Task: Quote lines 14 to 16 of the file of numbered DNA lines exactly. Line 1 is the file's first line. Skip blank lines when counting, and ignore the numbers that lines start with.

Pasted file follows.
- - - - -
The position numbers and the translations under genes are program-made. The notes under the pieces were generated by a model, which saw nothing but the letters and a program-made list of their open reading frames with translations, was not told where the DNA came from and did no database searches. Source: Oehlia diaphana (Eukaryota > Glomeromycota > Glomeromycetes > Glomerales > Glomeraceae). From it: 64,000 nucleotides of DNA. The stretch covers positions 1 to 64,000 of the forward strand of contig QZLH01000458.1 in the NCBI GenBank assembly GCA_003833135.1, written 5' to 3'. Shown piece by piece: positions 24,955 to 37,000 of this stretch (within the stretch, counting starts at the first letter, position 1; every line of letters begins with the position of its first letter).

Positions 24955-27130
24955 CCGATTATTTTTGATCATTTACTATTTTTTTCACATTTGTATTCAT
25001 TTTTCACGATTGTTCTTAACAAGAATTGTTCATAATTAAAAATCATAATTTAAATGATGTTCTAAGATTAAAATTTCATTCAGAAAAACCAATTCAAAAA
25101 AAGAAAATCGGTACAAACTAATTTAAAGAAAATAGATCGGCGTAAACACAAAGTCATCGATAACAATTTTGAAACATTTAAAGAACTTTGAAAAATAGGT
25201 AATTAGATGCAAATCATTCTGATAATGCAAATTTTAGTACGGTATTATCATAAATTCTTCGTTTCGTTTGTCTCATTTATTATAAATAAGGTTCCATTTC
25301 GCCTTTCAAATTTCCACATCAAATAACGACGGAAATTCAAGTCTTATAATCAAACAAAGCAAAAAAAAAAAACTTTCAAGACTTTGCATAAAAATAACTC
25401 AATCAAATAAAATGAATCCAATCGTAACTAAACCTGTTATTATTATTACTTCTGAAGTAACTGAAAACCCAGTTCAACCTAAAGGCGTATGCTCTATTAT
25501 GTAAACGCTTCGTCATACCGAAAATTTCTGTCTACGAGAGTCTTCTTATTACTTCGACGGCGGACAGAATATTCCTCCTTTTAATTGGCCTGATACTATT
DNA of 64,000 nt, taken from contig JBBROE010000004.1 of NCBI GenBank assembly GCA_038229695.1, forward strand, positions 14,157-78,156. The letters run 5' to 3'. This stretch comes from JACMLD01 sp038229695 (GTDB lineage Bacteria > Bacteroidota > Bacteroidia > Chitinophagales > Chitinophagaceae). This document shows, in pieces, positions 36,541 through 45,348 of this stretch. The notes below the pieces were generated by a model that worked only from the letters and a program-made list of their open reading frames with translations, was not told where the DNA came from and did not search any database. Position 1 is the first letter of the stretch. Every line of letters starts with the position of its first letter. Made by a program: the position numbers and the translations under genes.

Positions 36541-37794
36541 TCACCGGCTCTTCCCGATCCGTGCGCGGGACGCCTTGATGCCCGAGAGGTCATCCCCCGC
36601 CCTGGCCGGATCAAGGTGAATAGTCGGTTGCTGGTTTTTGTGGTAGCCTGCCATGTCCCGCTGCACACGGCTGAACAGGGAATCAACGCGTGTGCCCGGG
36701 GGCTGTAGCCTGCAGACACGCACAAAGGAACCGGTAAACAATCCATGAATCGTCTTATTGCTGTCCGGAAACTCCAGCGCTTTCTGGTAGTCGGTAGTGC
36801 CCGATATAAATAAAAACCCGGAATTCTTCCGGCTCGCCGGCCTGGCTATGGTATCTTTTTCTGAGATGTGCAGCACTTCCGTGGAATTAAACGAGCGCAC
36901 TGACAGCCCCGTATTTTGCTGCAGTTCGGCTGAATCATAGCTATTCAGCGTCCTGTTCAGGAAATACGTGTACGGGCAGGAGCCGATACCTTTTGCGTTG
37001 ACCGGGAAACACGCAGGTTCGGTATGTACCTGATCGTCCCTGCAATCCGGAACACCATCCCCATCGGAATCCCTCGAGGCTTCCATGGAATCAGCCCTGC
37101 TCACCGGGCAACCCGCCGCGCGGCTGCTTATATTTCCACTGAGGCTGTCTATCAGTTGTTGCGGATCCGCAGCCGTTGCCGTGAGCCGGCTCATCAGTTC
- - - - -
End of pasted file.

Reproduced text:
36701 GGCTGTAGCCTGCAGACACGCACAAAGGAACCGGTAAACAATCCATGAATCGTCTTATTGCTGTCCGGAAACTCCAGCGCTTTCTGGTAGTCGGTAGTGC
36801 CCGATATAAATAAAAACCCGGAATTCTTCCGGCTCGCCGGCCTGGCTATGGTATCTTTTTCTGAGATGTGCAGCACTTCCGTGGAATTAAACGAGCGCAC
36901 TGACAGCCCCGTATTTTGCTGCAGTTCGGCTGAATCATAGCTATTCAGCGTCCTGTTCAGGAAATACGTGTACGGGCAGGAGCCGATACCTTTTGCGTTG